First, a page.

On top of a full time course load, I took classes at night and during the summer, and was able to finish in four years. It had been a long time since I had been in school and most of my credits didn’t transfer, so there were a lot of classes I had to re-take. It wasn’t easy, but this time I was determined and I stayed with it. My son was always a blessing during those times. While studying at the kitchen table, he would join me, sometimes with a coloring book or paper and crayons, and we would do “homework” together.
I treated school this time like a full time job. Once classes were over for the day, I would go to the library or to the engineering lab and study until dinner time. Then I’d go home to spend time with the wife and kid. Well, at least I got spend time with my son. His mother was steadily becoming more and more hateful and mean-spirited as time went on. Even with school and working part-time, I still tried my best to do things for her and give her as much time as I could. But she didn’t want any of my time at all. In fact, she rarely wanted anything to do with me. I wasn’t sure why. (I found out later she a had another guy on the side, but that's another story for another time). I remember one day in our Sunday school class, the teacher (who was also the pastor of the church) asked each of us to say one good positive thing about our spouses. I had the hardest time with that. After only being married for five years, I could think of one good thing to say about her. Baseboards! That’s it, baseboards! She’s the only person I know who will get on her hands and knees with a bucket and a sponge and clean the baseboards. Apparently, this was very important to her. Thank God for clean baseboards!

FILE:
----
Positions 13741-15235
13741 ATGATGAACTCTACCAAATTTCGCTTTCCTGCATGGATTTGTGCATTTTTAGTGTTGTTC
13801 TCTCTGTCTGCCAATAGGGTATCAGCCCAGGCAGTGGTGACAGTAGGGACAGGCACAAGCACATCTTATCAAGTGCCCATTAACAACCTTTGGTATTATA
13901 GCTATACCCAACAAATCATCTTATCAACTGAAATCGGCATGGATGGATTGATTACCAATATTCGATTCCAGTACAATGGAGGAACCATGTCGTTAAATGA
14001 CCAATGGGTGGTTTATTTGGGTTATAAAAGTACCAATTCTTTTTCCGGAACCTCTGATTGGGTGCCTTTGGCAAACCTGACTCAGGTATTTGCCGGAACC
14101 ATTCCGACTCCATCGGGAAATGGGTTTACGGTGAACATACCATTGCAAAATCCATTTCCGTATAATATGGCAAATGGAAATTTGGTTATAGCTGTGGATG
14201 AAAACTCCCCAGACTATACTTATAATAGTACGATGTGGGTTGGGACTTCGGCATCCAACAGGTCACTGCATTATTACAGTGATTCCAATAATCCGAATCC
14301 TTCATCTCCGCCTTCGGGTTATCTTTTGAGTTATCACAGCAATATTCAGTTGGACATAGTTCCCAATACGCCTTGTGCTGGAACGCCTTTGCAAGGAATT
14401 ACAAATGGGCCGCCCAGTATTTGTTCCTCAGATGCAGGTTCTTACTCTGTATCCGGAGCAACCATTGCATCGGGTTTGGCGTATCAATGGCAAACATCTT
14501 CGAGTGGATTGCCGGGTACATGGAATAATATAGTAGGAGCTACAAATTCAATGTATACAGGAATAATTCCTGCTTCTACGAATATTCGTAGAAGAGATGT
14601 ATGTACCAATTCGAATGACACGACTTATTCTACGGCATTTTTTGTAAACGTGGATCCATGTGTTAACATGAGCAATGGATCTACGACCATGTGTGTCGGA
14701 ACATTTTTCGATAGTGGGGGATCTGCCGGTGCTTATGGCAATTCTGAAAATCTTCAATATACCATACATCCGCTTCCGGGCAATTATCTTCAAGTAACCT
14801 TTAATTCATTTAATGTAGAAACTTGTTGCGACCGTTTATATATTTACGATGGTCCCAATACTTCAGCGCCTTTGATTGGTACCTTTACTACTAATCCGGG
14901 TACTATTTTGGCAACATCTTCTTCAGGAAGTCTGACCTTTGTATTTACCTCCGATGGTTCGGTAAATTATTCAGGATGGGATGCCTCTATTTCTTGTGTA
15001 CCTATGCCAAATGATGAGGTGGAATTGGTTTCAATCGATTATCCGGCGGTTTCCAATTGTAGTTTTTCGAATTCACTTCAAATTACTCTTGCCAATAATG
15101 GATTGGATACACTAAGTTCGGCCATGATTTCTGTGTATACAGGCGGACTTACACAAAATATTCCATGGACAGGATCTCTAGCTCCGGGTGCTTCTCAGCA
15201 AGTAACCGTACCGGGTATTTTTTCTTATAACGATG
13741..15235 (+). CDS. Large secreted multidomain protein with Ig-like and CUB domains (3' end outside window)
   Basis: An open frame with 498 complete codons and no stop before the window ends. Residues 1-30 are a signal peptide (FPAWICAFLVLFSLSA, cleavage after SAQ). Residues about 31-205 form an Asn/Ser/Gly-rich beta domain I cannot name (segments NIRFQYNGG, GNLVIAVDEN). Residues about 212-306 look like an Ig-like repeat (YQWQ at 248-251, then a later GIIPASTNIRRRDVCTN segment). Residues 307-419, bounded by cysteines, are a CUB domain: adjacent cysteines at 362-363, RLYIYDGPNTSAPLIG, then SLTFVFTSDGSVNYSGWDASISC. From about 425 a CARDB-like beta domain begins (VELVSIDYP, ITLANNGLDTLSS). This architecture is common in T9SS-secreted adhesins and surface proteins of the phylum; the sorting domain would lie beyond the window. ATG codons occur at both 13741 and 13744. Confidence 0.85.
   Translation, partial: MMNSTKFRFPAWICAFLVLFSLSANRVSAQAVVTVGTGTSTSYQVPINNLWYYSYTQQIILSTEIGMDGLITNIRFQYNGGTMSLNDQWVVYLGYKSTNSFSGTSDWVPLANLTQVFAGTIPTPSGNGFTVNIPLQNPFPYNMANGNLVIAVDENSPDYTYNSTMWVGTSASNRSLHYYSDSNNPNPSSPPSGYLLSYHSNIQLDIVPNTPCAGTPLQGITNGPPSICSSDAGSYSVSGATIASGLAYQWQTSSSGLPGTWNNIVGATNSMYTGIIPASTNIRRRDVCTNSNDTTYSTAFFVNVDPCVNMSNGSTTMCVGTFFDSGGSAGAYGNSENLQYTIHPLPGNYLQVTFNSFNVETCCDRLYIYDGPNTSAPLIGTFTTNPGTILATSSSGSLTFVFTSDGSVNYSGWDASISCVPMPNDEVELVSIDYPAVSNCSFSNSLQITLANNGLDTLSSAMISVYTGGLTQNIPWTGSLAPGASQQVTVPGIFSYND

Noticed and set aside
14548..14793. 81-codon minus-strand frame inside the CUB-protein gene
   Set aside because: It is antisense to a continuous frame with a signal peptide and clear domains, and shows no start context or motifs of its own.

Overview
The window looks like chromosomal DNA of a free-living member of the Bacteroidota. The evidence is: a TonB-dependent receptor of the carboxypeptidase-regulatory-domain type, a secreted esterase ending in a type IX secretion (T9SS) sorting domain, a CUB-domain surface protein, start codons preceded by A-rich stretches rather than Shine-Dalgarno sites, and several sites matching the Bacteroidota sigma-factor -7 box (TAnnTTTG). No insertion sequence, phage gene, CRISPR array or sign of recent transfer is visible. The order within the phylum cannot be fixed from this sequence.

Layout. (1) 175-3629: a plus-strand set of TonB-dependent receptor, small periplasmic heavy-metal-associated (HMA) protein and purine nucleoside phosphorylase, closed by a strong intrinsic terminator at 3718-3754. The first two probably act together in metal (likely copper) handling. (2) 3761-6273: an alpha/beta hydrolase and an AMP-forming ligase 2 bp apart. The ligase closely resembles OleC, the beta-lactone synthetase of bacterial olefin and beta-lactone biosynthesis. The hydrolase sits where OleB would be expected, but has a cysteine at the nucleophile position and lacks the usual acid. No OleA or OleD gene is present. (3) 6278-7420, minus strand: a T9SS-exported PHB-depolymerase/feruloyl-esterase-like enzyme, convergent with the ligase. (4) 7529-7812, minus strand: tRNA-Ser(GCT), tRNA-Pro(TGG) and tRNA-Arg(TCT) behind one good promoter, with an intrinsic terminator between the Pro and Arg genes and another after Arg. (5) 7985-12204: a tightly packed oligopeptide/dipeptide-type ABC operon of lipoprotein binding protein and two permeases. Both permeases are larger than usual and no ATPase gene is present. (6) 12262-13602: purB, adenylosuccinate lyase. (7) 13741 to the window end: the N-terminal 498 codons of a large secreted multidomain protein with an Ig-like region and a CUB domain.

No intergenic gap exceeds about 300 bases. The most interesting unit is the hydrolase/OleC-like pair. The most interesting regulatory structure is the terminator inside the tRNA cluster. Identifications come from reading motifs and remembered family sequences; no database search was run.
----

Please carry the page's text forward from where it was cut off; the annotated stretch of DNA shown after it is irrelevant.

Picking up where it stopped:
I know I am not perfect and certainly not the easiest person to live with, but I did all I could to be the kind of husband that she and God desired for me to be. She almost seemed to delight in making my life a living hell for those four years I was in school. Regardless, I was determined to finish school this time no matter what.
All that hard work and perseverance paid off. I graduated with a Bachelor of Science Degree in Civil Engineering in May of 1995. It wasn’t easy. It was most likely the most difficult four years of my life.
One More Child